We hosted a beautiful evening with friends, dirty hands, and pizza this past Sunday. When we called out for help to weed our little farm after a few weeks of chaos and neglect, everyone came running to lend a hand. Our first priority as farmers has always been - and will continue to be - our community. Creating a welcoming space where people feel safe and loved is the driving force behind all our actions. When we get to feed our people and introduce them to one another, the circle closes in on its self and something magical is born. It was interesting: almost everyone that came out only knew a few others that were present - by the end of the night, there were dozens of new connections and friendships made. This is what it's all about!
About 20 people came out to the farm with a willingness to work and basket full of snacks and pizza toppings to share. We worked in the fields for a couple hours - and nearly got the entire farm weeded! While Joanna was making sure all the worker bees were happy, Brian was preparing pizza dough and tending a fire in the new brick oven. Brian has recently fallen in love with baking and was (anxiously) excited to try his hand at pizza-making for the crew! He had never cooked anything with a live fire before, but was willing to give it a try - texting and calling the brick oven's mastermind for advice throughout the day.
When everyone had worked up a good appetite, a few friends hopped on the line with Brian, helping to stretch dough and apply toppings, while everyone else set a lovely table and put out complimentary snacks. We put on some music, threw some daisies in a vase for a little pizzazz, and got the pizza party started! And wow! The pizzas were amazing!!! They came out fast and perfectly cooked - and everyone loved them! While his brow was sweaty and nerves high, we all detected a proud smile on Brian's face at the providing good food for good people after a good day's work.
Thank you to everyone who came out to the Weeding-Pizza Party! You made for one glorious, heartwarming evening of fellowship and fun! We hope to host many more similar events in the future - so keep your eyes and ears out for news about the next one!
Week #5 Veggies, Herbs, and Suggestions
We're a few days behind on posting this week's blog, but hopefully you will find this list helpful in the future.
Summer Squash/Zucchini - We are growing traditional green zucchini and Benning's Green Tint pattypan squash this year. Both were harvested this week but you may only receive one variety. Summer squash are a great addition to any salad or soup, pasta sauce, pizza, or veggie platter. If you're going to cook squash, it doesn't require much time to become soft (less than 5 minutes), so add it near the end of cooking. Raw summer squash is crunchy and delicious when drizzled with olive oil, sprinkled with salt and chili powder, and dipped in hummus.
Romaine Lettuce - The perfect base for any salad or as a topping at taco night!
Kale - Scroll back through the last few blog posts for ideas on using kale raw and cooked!
Radishes - Big, red, and spicy! We promise we're almost at the end of the radish trail! They had great germination this year and are all ready to be eaten at the same time, ha! The last blog post, particularly, has some ideas on how to preserve radishes in a unique way. If the heat is too much for you, try dipping radishes in hummus or a yogurt sauce to balance out the flavors.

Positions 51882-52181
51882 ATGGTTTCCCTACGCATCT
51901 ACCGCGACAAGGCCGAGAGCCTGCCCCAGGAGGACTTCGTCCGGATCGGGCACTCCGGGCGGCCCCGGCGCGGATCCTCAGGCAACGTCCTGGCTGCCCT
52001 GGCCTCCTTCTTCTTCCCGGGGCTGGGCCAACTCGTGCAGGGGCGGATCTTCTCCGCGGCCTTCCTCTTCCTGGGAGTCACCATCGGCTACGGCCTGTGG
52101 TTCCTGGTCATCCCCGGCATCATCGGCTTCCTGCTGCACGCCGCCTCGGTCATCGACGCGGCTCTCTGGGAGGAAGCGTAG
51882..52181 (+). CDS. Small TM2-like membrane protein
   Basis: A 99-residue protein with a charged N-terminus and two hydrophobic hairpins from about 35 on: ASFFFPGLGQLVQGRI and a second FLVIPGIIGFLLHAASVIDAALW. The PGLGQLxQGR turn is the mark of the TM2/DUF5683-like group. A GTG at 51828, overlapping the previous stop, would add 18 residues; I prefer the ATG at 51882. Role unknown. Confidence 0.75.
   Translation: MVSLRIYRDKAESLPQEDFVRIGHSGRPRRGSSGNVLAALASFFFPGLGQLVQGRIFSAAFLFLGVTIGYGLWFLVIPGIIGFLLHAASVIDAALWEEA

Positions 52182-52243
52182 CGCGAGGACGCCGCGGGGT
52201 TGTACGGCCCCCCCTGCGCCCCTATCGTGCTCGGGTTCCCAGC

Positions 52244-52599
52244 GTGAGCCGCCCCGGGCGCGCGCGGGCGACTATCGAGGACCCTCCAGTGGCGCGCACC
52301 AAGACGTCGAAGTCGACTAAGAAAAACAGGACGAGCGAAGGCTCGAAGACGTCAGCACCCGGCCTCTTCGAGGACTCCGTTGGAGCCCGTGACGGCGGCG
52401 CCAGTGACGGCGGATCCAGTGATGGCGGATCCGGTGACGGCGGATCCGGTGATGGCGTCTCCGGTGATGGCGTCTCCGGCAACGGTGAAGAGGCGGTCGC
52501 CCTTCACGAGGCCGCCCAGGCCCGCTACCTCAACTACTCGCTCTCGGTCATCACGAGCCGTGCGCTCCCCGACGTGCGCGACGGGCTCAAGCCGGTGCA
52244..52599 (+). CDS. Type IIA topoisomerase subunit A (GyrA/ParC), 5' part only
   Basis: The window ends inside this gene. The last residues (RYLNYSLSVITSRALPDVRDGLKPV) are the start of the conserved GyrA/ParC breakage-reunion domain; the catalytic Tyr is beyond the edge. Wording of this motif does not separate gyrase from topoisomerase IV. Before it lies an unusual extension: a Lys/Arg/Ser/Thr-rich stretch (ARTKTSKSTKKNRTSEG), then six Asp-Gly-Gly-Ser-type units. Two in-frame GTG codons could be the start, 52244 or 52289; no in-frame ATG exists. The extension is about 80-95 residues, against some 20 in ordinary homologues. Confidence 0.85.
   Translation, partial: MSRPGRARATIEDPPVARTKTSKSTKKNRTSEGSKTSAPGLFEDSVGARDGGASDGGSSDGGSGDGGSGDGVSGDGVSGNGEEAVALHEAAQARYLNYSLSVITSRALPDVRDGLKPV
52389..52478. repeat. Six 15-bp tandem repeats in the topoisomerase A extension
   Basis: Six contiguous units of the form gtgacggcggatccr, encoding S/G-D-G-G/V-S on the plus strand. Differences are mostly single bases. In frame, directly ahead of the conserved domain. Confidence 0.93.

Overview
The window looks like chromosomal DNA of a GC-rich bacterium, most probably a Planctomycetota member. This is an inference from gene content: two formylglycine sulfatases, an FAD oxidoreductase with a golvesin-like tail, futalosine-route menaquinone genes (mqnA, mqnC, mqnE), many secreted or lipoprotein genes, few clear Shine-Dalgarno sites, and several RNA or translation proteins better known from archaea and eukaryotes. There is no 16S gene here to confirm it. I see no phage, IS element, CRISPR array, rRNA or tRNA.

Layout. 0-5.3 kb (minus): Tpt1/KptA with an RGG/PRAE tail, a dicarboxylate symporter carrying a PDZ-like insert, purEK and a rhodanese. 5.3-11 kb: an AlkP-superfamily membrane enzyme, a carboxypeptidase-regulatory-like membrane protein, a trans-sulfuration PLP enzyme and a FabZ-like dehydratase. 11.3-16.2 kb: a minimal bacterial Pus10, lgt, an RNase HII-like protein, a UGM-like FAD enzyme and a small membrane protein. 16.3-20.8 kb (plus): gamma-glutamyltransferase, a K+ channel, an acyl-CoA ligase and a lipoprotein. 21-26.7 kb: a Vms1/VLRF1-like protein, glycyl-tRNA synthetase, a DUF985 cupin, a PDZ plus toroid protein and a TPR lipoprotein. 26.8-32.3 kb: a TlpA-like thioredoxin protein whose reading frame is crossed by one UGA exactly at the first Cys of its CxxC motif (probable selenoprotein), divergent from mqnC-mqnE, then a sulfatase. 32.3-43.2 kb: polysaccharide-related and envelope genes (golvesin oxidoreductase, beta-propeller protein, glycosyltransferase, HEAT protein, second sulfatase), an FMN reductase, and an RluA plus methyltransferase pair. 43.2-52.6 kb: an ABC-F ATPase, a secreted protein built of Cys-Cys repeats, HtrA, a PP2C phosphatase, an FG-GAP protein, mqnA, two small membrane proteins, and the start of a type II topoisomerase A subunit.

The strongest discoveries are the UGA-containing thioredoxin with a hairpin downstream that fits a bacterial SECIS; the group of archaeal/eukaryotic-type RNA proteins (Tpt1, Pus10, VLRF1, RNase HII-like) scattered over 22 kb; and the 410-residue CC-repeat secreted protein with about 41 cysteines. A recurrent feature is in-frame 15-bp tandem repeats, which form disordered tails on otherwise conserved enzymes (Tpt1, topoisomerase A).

Scallions - This versatile allium is a wonderful addition to salads, pizzas, tacos, casseroles, soups, or anything needing a little bit of freshness on top! Grilled scallions are also a great side-dish to steak or pork chops!
Basil - Green Genovese basil can be used in a myriad of ways from pizza and salad toppings (can you tell what my main meals have been lately?), to pesto and cocktail infusions. Scroll back through the last few blog posts for more detailed ideas on how to best use basil. For storage, we recommend cutting the ends of the stems and sticking the bunch in a cup of water on the counter. Basil is very sensitive to high and low temperatures and can easily dry out - but even if it doesn't look pretty, it is always delicious!
Thyme - This is one of my favorite herbs. The smell is intoxicating and grounding - bringing in a sense of calm and focus while feeling comfortable in our own skin. Fresh thyme can be added to any sauce or meat dish (we recommend stripping the leaves from the stem and discarding the stem unless you want to put the entire bundle into a cooking pot of soup or braising dish). You can also dry the thyme by hanging it upside down to keep for a later date. A thyme simple syrup is easy to make by heating equal parts water and sugar/honey on the stove until sugar dissolves. put a bunch of thyme into the mixture and let simmer for 10 minutes. Pull or strain out the thyme and store in an air-tight container in the fridge to use in cocktails, mock-tails, salad dressings, and desserts.
Edible Flowers - We've combined nasturtiums, calendula, borage, and bachelor button flowers for a beautiful and tasty addition to this week's share. All these flowers are edible and have a unique flavor. Add them to salads and tacos, desserts and summer drinks!
Schizanthus (Poor Man's Orchid) - This is the most precious and prolific flower I may have ever encountered. The foliage is lacy and soft to the touch, and each stem hosts a dozen miniature orchid-like blooms. The colors growing in the garden range from white to pink to violet. They were very easy to grow, direct seeded, and there is no sign of them slowing down in production! As a bonus, they fill out bouquets quite nicely with a delicate and eye-catching quality.